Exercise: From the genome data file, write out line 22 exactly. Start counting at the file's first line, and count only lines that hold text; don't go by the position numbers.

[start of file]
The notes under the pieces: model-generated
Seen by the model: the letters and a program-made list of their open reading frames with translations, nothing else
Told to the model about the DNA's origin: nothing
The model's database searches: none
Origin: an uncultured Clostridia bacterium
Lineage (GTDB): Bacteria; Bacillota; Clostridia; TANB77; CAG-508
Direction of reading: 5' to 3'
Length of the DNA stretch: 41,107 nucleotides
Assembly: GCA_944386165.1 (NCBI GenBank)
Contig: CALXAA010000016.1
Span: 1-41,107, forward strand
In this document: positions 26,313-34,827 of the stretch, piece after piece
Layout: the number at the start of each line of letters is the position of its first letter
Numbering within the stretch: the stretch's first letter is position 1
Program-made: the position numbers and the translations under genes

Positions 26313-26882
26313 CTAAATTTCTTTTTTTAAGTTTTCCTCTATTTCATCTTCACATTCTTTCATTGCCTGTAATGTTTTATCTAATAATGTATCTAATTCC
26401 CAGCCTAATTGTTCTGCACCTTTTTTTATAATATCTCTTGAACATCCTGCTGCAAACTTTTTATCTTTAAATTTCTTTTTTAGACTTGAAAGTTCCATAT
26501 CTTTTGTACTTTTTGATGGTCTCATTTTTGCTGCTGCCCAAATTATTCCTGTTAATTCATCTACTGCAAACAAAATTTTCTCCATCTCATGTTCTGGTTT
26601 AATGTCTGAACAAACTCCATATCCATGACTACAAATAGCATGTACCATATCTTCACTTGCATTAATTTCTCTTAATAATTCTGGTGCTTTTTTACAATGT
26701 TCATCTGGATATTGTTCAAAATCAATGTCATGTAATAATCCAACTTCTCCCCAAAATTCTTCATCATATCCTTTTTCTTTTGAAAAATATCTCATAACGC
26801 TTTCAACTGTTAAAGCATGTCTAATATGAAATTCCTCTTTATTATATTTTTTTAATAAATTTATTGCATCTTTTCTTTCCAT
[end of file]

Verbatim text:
26801 TTTCAACTGTTAAAGCATGTCTAATATGAAATTCCTCTTTATTATATTTTTTTAATAAATTTATTGCATCTTTTCTTTCCAT